HARTVILLE Instead of taking the annual spring break trip some place more southern - and warmer - this year, the Lake Center Christian baseball team elected to stay put.
The Tigers eschewed a trip to South Carolina or Florida in favor of remaining in Ohio, practicing and waiting a bit longer than they have un recent years to play their first game of the season. That wait then got extended as - in a development that is anything but new or unique - the weather forced the cancelation of all games they had scheduled for the first week of the campaign.
Veteran LCC head coach and athletic director Shane Byler explained that although coaches and players enjoyed previous spring break trips and the plan is to take more trips in the future, taking a year off from them was intentional.
“First time in four years we didn't go. It was planned … we just decided we were going to take year off because we had done so many (trips) in the past few years,” Byler said. “It was definitely different, but in a way, it allowed everybody to just relax a little bit.”
In years they’ve taken spring break trips, Byler noted, the Tigers have had to rush to get ready for an earlier start to the season so that they didn’t go to South Carolina, where they played in the Cal Ripken Experience tournament, unready to compete.
That sometimes led to a feeling of being hurried, so taking a year off was a chance for more practice time - be it indoors or outside - before kicking off the season. When the Tigers finally did get on the field for a game, they packed three into two days as they battled former Portage Trail Conference rival Waterloo in a single game and played Tuscarawas Central Catholic in a doubleheader.
After a win over the Vikings, who left the PTC in search of a league in which they could be more competitive across all sports, LCC split its doubleheader with Tuscarawas Central Catholic and three games in two days showed the Tigers quite a bit about themselves in both their areas of strength and those parts of their game that remain a work in progress.
“In my mind, we got from those games what we were hoping for and what we expected,” Byler said. “We did a great job putting balls in play and we were aggressive on the bases. Our defense was solid and our pitching good on the whole … we just had two innings we didn't have good control and that cost us.”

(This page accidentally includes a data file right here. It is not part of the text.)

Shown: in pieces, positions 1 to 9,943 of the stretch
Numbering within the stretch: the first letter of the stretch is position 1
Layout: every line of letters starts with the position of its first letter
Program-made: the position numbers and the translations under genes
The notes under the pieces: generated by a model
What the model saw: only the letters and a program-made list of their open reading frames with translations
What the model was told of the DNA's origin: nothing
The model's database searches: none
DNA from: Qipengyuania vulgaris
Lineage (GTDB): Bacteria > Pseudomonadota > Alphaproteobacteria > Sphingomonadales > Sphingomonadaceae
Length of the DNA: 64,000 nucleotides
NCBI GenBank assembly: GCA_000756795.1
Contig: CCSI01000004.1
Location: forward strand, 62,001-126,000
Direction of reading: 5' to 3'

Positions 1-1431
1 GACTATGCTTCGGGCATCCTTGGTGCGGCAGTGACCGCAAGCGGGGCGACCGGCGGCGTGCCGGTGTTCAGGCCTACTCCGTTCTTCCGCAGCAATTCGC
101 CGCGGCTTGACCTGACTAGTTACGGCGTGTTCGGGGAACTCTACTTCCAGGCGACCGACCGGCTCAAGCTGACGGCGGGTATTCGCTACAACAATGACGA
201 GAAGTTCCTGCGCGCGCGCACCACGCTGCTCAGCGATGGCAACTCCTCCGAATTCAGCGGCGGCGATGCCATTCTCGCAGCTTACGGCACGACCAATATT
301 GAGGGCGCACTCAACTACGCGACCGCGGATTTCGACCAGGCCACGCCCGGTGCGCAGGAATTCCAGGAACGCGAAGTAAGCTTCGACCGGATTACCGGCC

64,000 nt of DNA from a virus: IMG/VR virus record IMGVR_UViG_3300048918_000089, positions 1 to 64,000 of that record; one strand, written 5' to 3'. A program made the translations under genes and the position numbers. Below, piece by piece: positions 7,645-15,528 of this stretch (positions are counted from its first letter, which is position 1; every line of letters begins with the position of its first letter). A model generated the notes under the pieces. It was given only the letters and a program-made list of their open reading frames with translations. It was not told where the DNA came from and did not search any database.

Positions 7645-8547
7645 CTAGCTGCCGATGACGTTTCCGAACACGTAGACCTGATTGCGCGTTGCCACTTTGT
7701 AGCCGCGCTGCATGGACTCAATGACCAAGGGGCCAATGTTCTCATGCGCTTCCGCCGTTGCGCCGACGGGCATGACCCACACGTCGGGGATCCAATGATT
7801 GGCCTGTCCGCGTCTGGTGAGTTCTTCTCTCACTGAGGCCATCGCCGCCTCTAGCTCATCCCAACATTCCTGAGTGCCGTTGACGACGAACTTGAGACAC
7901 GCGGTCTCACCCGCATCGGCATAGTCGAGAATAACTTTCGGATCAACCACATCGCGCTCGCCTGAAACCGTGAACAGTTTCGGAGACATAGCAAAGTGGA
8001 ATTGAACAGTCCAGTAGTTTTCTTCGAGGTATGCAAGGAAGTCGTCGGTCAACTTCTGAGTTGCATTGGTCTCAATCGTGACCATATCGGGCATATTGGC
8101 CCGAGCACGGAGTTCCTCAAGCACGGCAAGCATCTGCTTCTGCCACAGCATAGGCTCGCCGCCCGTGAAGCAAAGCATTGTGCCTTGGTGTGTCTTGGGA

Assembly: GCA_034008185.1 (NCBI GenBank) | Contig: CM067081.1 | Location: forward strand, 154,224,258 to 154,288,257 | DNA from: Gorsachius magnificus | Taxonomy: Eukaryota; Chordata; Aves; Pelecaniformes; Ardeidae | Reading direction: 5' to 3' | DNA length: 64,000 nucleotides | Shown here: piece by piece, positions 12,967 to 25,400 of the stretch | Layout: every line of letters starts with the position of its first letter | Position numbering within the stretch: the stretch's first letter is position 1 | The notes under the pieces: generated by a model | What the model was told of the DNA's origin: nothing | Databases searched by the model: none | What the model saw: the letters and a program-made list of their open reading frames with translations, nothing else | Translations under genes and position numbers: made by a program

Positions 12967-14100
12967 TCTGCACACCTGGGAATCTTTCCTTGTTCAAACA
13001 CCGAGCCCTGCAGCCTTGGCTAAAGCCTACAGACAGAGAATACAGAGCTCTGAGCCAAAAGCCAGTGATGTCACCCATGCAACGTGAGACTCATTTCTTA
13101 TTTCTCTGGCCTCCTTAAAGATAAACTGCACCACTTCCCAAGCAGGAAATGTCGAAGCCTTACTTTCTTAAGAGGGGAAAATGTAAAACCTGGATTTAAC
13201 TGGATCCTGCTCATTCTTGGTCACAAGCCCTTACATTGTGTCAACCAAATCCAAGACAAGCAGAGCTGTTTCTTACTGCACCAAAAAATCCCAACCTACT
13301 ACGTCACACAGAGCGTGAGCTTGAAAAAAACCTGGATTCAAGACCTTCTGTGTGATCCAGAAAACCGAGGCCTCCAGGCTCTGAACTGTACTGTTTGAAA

Senior Will Caudle and junior Brandon Yoder have logged most of the innings so far for the Tigers, but overall, the pitching staff has issued 23 walks in 19 innings. Giving out free passes is a recipe for trouble for any team and Byler, now in his seventh season at the helm, knows that in the long run, his pitchers will have to improve their consistency in the strike zone or else, it will be a challenging season.
He takes encouragement from the fact that the team has nine returning players from last season and that level of experience can be a steadying force for a team that is figuring out its identity.
The Catch-22 for LCC is that while those nine returning players have varsity experience on their resumes, some of them are playing new positions or at a minimum, positions where they have less experience than they’ve garnered at other spots on the field. “We have a group of nine returning guys who saw varsity action last year and a very promising group of three freshmen,” Byler said. “We do have some new guys in new positions … catching, center field, shortstop, but those guys all have gotten quality experience in those positions so that should help.”
The there seniors on the roster are Caudle (P/IF), Ben Price (C/1B/OF) and Austin Guy (P/IF/OF), but Caudle is the only member of that tro with multiple varsity letters won. Nearly half the roster is staffed by a talented, experienced junior class that includes Yoder and fellow pitcher Matt Starcher and outfielder Blake Sommers.
The freshmen to whom Byler alluded, Thomas Fulk, Madoc Fether and Kendall Kaufman, all play multiple positions, which is a theme for the Tigers. Only Sommers and sophomore James Abernathy don’t have multiple positional designations by their name on the roster and even they could see time at more than one spot in the outfield.
One aspect of the opening weekend that the Tigers fully expect to continue throughout the season is their overall approach to the game and trying to force the action in order to put pressure on their opponents.
“I like our team and we're going to be a team that is very aggressive in all phases of the game, at the plate, running the bases and defensively,” Byler said.
They may have gotten a later start to the season than they have the past few years, but the Tigers are seeking to get up to speed quickly and capitalize on the opportunities in front of them.
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